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RE: [css3-text] Proposed pruning & scoping of hyphenation properties

From: Christian Stockwell <cstock@microsoft.com>
Date: Wed, 30 Mar 2011 17:03:19 +0000
To: fantasai <fantasai.lists@inkedblade.net>
CC: Alex Danilo <alex@abbra.com>, "www-style@w3.org" <www-style@w3.org>
Message-ID: <2B4FAE26EDC5A14CAD4376398DC6DFBE6498DB71@TK5EX14MBXC122.redmond.corp.microsoft.com>

> -----Original Message-----
> From: fantasai [mailto:fantasai.lists@inkedblade.net]
> Sent: Tuesday, March 29, 2011 11:45 PM
> To: Christian Stockwell
> Cc: Alex Danilo; www-style@w3.org
> Subject: Re: [css3-text] Proposed pruning & scoping of hyphenation
> properties
> On 03/29/2011 10:23 PM, Christian Stockwell wrote:
> >
> > I think I may be misunderstanding the intent of word-wrap: hyphenate.
> > My understanding was that word-wrap: hyphenate would be similar to
> > word-wrap: break-word in that an arbitrary spot in the text would be
> selected for hyphenation as to minimize whitespace.
> > What you're describing is that  word-wrap: hyphenate is actually an
> > alternative mechanism to opt into the equivalent of "hyphens: auto" for a
> single word.
> >
> > If that's the case, it seems like we've already solved this problem
> > through the use of the hyphenation-limit-zone property (e.g. set the
> > hyphenation zone width to be 99% and authors may have a solution to this
> corner case).
> That's an interesting hack. :) We'll have to ask the working group if they
> prefer that.

I disagree with the assertion that this is a hack--it is the logical limit of a property we've defined, used precisely as specified. In the "99%" or "100%" case the designer is simply saying that she wants hyphenation to occur only if a word begins at the very beginning of the line and does not fit on the line (which is exactly the behaviour we want, and exactly what she would expect based on the description of hyphenation-limit-zone).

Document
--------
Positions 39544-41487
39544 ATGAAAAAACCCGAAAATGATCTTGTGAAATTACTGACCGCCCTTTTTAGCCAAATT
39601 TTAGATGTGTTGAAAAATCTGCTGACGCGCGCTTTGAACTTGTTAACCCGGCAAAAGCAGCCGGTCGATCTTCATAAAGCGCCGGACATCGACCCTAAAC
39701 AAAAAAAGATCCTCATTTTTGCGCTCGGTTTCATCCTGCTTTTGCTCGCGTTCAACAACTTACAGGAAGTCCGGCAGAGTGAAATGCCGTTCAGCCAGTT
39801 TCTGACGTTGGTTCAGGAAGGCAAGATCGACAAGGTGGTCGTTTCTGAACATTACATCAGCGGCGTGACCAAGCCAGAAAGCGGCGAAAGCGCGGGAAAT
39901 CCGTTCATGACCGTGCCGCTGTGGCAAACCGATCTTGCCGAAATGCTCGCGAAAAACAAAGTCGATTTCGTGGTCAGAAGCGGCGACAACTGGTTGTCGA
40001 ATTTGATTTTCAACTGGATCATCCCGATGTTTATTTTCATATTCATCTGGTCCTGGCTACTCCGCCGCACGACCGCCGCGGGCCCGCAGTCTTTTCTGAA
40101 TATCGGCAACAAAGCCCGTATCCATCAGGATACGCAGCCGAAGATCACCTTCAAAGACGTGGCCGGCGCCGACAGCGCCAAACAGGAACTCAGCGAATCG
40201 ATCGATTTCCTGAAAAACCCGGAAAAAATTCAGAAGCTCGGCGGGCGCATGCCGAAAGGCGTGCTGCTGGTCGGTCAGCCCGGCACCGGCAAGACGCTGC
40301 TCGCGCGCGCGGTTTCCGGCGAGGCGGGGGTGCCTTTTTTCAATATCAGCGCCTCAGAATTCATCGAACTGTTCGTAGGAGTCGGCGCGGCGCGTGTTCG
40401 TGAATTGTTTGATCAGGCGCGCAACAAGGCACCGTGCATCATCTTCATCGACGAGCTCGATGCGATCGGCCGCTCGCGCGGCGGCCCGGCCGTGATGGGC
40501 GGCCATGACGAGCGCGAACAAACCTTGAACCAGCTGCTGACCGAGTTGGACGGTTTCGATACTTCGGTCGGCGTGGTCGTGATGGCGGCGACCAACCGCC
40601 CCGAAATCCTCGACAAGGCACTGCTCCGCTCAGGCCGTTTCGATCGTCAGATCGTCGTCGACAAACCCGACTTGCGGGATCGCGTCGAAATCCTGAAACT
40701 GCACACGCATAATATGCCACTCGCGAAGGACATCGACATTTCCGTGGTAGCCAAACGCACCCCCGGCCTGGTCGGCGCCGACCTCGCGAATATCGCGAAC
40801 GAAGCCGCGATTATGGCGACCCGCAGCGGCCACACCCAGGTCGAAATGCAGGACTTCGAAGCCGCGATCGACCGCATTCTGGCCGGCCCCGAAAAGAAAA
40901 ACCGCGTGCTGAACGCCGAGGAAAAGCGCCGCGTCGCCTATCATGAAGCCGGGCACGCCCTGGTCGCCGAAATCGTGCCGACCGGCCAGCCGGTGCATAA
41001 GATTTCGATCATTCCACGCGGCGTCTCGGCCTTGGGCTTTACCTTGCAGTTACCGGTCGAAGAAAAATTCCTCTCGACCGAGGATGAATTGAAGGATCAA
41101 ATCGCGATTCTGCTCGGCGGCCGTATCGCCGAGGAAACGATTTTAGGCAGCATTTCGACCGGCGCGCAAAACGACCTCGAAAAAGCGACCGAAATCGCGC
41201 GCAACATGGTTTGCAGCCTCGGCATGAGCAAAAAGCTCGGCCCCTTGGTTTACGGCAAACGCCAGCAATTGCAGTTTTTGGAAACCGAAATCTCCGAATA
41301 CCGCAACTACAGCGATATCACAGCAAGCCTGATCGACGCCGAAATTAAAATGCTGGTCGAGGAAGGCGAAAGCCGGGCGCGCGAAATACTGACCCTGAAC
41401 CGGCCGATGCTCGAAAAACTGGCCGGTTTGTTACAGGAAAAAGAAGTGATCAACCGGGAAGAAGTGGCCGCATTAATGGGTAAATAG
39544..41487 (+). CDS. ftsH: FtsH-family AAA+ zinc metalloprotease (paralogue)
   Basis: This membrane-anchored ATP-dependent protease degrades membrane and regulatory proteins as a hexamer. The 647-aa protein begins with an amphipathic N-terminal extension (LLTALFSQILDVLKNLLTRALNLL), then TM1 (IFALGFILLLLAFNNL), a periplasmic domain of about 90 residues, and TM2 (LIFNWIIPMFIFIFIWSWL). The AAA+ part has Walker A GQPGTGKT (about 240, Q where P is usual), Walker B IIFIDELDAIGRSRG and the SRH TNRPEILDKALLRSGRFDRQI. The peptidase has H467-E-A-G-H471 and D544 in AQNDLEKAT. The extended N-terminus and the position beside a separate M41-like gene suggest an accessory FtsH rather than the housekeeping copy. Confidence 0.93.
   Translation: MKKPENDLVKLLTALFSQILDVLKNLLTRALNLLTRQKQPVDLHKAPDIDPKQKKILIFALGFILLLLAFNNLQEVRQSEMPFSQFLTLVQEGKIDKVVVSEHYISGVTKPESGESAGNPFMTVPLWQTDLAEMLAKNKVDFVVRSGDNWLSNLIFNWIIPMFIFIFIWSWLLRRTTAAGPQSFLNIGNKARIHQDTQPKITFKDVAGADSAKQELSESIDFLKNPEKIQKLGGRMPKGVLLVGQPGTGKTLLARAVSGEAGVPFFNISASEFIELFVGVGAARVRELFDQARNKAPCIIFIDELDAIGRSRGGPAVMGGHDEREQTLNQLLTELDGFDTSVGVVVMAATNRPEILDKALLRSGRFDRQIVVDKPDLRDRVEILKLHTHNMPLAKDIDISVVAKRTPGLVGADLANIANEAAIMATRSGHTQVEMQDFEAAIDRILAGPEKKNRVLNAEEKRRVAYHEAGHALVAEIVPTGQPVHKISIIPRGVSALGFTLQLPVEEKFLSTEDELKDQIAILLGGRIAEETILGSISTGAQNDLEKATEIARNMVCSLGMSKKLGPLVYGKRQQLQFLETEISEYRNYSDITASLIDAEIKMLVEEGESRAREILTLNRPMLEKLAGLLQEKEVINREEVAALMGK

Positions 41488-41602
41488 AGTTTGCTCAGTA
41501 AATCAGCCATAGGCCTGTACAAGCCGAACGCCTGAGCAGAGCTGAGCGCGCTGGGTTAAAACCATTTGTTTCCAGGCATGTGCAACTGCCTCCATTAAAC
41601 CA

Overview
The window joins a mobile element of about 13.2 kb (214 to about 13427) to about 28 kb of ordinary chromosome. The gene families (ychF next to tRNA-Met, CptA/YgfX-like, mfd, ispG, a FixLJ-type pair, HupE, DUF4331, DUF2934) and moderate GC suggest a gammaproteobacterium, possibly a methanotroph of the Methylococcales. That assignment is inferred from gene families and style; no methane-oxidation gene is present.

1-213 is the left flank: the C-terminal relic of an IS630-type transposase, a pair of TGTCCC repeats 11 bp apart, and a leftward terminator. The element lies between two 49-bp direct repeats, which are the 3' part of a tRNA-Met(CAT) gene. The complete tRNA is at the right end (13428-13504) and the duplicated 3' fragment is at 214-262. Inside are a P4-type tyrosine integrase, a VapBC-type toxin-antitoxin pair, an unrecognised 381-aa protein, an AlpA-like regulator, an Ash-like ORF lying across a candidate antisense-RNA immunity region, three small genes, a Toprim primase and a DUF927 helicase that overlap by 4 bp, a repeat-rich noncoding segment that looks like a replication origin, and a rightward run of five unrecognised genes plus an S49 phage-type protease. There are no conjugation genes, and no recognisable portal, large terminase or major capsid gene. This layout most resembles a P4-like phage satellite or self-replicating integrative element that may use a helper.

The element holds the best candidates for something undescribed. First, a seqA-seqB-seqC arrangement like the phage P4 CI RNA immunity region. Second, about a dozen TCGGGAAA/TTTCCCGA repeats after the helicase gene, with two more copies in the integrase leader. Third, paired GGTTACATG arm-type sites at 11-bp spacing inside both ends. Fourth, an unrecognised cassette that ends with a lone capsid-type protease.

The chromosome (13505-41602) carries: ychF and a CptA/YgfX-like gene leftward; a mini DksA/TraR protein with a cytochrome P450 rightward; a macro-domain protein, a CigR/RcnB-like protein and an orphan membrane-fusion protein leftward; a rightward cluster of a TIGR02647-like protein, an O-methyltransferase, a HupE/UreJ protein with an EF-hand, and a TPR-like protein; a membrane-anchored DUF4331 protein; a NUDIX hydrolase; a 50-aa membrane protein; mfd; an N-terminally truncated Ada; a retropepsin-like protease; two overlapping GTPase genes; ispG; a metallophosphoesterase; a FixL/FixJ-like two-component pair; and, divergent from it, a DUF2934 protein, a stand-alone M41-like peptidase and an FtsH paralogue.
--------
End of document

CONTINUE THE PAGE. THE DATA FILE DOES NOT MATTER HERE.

The additional benefit of this approach is then a designer can combine hyphenation with word-wrap: break-word to prioritize hyphenation, but if no hyphenation exists wrap the word to avoid overflow. (e.g. p { hyphens: auto; hyphenate-limit-zone: 99%; word-wrap: break-word; }). In contrast, if "hyphenate" is a value for word-wrap, then she has no mechanism to instruct UAs to give preference to hyphenation for emergency wrapping, but to fall back to arbitrary word wrapping as a last resort to avoid overflow.
> > If this corner case problem is adequately solved by hyphenation zone
> > we can avoid getting embroiled in specifying exactly what it means to
> > "influence" word breaks without "controlling" them (as used in the editor's
> draft).
> It says "influencing" without "forbidding", not "influencing" without
> "controlling".
> Here's the example: 'hyphenate-limit-chars' could say that the word is not
> allowed to break within the first or last 3 characters. If we had a word that
> was 8 characters long, and 2 characters overflowed, we'd therefore prefer a
> break somewhere in the middle if the word rather than towards the end. But
> if the word was 5 characters long and the only break blocked by hyphenate-
> limit-chars, we'd break there anyway because otherwise we'd overflow. You
> try to honor the limits if you can, but you break the rules before you give up
> and overflow.
> ~fantasai

I think we need to resolve this problem within the hyphenation properties themselves anyway. For example, suppose an author specifies a set of properties that are mutually exclusive--for example, a very narrow hyphenate-limit-zone (requiring that UAs try to hyphenate a word at the end of the line) and a very large hyphenate-limit-word--throwing out all possible hyphenation opportunities. In the end only one of those requirements can be respected. All of these properties should be clearly identified as requests to which the UA should attempt to adhere, but may be overridden to resolve conflicts or produce optimal line layouts. 
Received on Wednesday, 30 March 2011 17:23:30 UTC

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